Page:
For example: http://www.reuters.com/article/2012/03/29/us-apple-foxconn-i... NEW DORMS ... Foxconn committed to building new housing to alleviate situations where multiple workers were squeezed into dorm rooms that seem inhumane by Western standards.

And http://news.cnet.com/8301-13579_3-57527579-37/foxconn-confir... Foxconn, which has 1.2 million employees in China, has come under scrutiny in the past few years amid reports of employees committing suicide at company facilities. The company has also been accused of employing underage laborers, providing poor living conditions at its dormitory housing, and overworking employees.

http://en.wikipedia.org/wiki/Foxconn_suicides The suicide rate at Foxconn during the suicide spate remained lower than that of the general Chinese population[8] as well as all 50 states in the United States.[9]

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Correct, so using your statement that "most of these employees lived on factory premises", the equivalent comparisons could be how many college students commit suicide in their dorm rooms, or how many google employees commit suicide on campus. Those would be valid comparisons whereas comparing with a country, a region would be a misleading comparison.

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The China example is some terrible reasoning and also doesn't really play into your narrative. China is growing faster because 1) it's sacrificing lots of things Americans are too rich to be willing to sacrifice for the sake of growth; 2) it's in a much earlier phase of development and thus capturing low hanging fruit. Re: innovation, the Chinese aren't known for strong patent enforcement, but they're also not known for innovation either. They have lax IP enforcement because their technology sector depends on copying technology from the US. Indeed, China has been stepping up IP enforcement as of late, which has been correlated with an increased willingness of American companies to invest in China. As China develops, it has been hiring American legal experts to help them develop a sophisticated, American-style legal system, because that helps attract foreign investment. The facts don't fit your narrative and indeed suggest the opposite one.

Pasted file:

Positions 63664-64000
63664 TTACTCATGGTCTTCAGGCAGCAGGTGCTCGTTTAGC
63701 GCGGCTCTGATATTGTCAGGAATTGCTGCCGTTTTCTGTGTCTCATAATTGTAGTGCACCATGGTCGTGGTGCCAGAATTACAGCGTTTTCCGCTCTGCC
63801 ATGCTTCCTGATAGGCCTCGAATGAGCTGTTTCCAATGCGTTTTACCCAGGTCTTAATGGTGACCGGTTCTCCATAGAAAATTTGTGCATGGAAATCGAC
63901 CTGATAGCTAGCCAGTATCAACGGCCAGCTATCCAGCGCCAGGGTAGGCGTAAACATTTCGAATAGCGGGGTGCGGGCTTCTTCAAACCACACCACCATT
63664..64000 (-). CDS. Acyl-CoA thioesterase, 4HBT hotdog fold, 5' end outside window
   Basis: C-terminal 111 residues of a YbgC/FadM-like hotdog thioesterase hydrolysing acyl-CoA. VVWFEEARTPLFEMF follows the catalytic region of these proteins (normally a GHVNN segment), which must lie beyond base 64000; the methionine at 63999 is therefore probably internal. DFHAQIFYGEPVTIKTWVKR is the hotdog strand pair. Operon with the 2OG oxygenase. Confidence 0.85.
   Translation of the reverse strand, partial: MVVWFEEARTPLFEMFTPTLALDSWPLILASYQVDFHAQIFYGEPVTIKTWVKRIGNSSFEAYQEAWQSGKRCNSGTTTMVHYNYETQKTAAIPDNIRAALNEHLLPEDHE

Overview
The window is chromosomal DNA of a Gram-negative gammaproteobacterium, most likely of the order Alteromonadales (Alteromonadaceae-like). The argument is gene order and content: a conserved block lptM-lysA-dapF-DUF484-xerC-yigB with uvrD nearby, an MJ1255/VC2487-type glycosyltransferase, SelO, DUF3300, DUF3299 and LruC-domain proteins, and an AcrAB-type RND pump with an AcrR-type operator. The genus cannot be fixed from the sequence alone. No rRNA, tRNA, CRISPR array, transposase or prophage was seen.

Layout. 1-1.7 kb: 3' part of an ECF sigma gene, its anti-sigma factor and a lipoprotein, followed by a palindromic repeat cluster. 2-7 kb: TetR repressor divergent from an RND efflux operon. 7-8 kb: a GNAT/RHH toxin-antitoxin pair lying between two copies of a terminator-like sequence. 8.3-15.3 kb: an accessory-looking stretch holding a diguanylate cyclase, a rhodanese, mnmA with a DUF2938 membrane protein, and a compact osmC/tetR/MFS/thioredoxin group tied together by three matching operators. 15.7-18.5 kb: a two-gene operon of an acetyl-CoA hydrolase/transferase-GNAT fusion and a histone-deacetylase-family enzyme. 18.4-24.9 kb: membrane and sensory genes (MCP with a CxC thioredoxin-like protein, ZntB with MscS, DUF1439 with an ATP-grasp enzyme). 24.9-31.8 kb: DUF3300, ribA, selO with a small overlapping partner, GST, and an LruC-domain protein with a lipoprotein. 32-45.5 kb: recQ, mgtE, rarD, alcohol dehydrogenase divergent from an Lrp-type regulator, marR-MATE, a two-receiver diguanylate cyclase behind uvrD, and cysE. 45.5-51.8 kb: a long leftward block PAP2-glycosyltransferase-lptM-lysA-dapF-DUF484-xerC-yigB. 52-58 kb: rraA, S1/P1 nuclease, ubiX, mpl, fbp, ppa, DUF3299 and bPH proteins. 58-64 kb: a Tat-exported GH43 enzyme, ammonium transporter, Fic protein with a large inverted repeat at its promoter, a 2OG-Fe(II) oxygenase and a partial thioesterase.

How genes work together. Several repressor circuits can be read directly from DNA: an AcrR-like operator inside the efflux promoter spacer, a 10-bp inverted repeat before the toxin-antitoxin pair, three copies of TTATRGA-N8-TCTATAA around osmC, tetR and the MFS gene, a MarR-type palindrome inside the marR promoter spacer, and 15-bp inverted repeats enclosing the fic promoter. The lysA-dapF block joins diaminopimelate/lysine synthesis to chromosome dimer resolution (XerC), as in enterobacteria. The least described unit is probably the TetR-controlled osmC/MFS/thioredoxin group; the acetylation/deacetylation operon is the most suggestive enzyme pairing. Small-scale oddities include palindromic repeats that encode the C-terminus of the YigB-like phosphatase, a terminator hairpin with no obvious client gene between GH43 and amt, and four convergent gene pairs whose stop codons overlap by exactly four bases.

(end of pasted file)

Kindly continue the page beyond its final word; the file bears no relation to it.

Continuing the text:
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> The China example is some terrible reasoning and also doesn't really play into your narrative.

Admittedly, I did not set out to make a coherent narrative. I set out to probe this troll to see if, by some wild chance, he really had any points of merit. He pulled the 'echo chamber' line and I felt obligated to reconsider my assumptions. He put forward a halfway-falsifiable hypothesis and I looked up the relevant facts on Wikipedia.

> China is growing faster because 1) it's sacrificing lots of things Americans are too rich to be willing to sacrifice for the sake of growth; 2) it's in a much earlier phase of development and thus capturing low hanging fruit.

Sure. But you don't dispute that "China is hardly known for their strong patent enforcement", right?